Polzeath beach - circular walks

Polzeath beach

The beach at Polzeath, Cornwall

The name Polzeath comes from the Cornish words for "dry" and for "pool/harbour", perhaps because there is a beach at all stages of the tide. Down the left side of the beach, there are some good rockpools at low tide. The rest of the beach is very flat and sandy, which can make for some long rides (and paddles!) if you are surfing. This also means that in the shallows, the waves are small which makes it safer for small children to paddle or surf than some of the steeper beaches further north. The beach is patrolled by lifeguards and there is usually a separately flagged Malibu area to avoid surfers mowing down swimmers.

The tide goes out and comes in a long way so bear that in mind to avoid floating picnics. In the event of such a catastrophe or for those more inclined, there are a number of caf├ęs around the beach and even a grocery shop. There is often an ice cream van on the beach in the summer, so parents may want to be armed with change to avoid diplomatic incidents.

Walks visiting Polzeath beach

  • 3.7 miles/6 km - Easy

    Polzeath to St Enodoc Church

    St Enodoc Church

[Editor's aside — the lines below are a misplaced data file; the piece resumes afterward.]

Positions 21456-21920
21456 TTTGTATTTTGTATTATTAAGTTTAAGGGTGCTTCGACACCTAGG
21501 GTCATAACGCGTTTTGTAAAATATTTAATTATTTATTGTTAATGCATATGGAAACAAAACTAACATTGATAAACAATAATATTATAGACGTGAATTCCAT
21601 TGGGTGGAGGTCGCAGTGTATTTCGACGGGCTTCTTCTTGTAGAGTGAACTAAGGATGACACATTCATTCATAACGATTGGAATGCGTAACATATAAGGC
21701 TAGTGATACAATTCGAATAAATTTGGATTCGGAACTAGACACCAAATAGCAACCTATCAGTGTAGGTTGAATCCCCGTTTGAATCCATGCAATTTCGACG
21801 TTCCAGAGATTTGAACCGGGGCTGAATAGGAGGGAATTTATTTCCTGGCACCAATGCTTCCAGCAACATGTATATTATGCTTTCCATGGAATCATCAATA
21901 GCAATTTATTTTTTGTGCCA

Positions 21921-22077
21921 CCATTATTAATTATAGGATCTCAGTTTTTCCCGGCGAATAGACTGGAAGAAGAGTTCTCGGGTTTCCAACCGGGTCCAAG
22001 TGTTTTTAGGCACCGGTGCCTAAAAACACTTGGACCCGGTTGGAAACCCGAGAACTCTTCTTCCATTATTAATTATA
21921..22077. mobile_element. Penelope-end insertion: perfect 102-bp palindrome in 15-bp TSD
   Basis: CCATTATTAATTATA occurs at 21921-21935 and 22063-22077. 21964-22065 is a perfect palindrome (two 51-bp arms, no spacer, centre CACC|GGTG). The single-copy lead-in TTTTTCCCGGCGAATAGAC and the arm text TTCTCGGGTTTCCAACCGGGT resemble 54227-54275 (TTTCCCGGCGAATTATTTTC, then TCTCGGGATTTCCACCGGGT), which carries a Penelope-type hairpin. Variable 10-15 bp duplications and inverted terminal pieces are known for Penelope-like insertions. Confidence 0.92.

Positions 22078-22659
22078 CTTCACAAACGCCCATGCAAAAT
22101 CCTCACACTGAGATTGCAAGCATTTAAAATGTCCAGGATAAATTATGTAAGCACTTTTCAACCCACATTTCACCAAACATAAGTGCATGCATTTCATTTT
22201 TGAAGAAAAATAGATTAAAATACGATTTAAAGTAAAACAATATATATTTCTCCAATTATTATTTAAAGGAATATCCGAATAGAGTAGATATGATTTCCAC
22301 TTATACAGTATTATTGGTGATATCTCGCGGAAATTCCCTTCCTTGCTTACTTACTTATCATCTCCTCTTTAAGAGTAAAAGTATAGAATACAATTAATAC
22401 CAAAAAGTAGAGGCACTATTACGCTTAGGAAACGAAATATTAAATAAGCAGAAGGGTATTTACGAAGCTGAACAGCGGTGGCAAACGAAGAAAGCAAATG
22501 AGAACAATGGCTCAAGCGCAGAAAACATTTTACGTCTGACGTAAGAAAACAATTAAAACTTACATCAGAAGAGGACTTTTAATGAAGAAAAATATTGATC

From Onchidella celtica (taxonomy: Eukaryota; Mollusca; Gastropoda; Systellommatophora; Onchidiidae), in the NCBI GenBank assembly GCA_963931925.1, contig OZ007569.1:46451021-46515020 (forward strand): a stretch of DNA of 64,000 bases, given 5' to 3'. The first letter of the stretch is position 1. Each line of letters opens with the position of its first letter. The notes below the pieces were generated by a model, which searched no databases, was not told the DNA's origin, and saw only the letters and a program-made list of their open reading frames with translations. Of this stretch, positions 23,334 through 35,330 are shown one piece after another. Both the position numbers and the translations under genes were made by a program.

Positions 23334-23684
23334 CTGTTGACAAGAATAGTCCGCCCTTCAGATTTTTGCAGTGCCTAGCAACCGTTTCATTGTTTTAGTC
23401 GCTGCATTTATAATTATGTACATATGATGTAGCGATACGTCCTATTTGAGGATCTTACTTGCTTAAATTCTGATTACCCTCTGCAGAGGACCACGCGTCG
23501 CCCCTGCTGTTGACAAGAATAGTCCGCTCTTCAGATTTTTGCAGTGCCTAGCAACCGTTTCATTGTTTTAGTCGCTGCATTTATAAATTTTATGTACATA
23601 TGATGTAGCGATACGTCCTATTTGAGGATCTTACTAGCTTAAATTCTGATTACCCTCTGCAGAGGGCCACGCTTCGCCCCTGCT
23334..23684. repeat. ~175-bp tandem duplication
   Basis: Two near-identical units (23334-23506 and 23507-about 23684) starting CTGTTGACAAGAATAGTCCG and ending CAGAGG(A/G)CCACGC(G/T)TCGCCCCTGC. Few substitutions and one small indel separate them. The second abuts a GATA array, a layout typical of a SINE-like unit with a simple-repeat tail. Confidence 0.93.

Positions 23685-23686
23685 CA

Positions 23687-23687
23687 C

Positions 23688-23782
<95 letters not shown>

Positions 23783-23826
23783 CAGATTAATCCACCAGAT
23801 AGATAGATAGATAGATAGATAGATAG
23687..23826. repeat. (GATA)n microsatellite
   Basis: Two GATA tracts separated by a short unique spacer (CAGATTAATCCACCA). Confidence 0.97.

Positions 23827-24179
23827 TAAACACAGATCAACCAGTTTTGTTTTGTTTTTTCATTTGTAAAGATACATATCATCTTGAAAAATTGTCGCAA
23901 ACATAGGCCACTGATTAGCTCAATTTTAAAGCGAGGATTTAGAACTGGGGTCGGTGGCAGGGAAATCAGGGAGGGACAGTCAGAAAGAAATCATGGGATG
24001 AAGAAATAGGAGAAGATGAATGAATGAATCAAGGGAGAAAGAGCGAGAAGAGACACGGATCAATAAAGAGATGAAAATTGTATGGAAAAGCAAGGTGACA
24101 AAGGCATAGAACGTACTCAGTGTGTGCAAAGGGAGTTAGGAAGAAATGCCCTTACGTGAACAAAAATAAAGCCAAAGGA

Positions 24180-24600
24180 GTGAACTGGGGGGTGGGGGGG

Polzeath to St Enodoc Church

    3.7 miles/6 km - Easy

    A circular walk along the coast from Polzeath past a number of small coves to the vast sandy beach at Daymer Bay, returning through the dunes past St Enodoc Church which was once so deeply buried in the sand that entrance for services was through the roof.

  • 5.8 miles/9.4 km - Easy-moderate

    Rock to Polzeath

    Daymer Bay

    Rock to Polzeath

    5.8 miles/9.4 km - Easy-moderate

    A circular walk across the dunes and headland between Rock and Polzeath, returning via St Enodoc Church, where Sir John Betjeman is buried.

  • 4.2 miles/6.7 km - Moderate

    The Rumps to Polzeath around Pentire Point

    The Rumps

    The Rumps to Polzeath around Pentire Point

    4.2 miles/6.7 km - Moderate

    A circular walk across the Iron Age hillfort on the twin headlands of The Rumps and around Pentire Point, with panoramic views of the Camel Estuary and the offshore islands, to the sandy beach at Polzeath.

  • 9.4 miles/15.1 km - Moderate-strenuous

    Port Isaac to Polzeath (via bus)

    Port Isaac Coastline

    Port Isaac to Polzeath (via bus)

    9.4 miles/15.1 km - Moderate-strenuous

    A one-way coastal walk, made circular via an initial bus journey, from Port Isaac to Polzeath along the Rollercoaster Path to Port Quin, the golden beaches of Lundy Bay via the Iron Age hillfort on the twin headland of The Rumps.

Download the iWalk Cornwall app and use the QR scanner within the app to find out more about any of the walks above.

For a walk finishing at Polzeath, the Polzeath to St Enodoc church walk is ideal. The Pentire Point walk also reaches Polzeath about half a mile from the end, so it's not too long a walk back after some time on the beach. There are also some walks further up the Camel Estuary at Rock and on the other side at Padstow.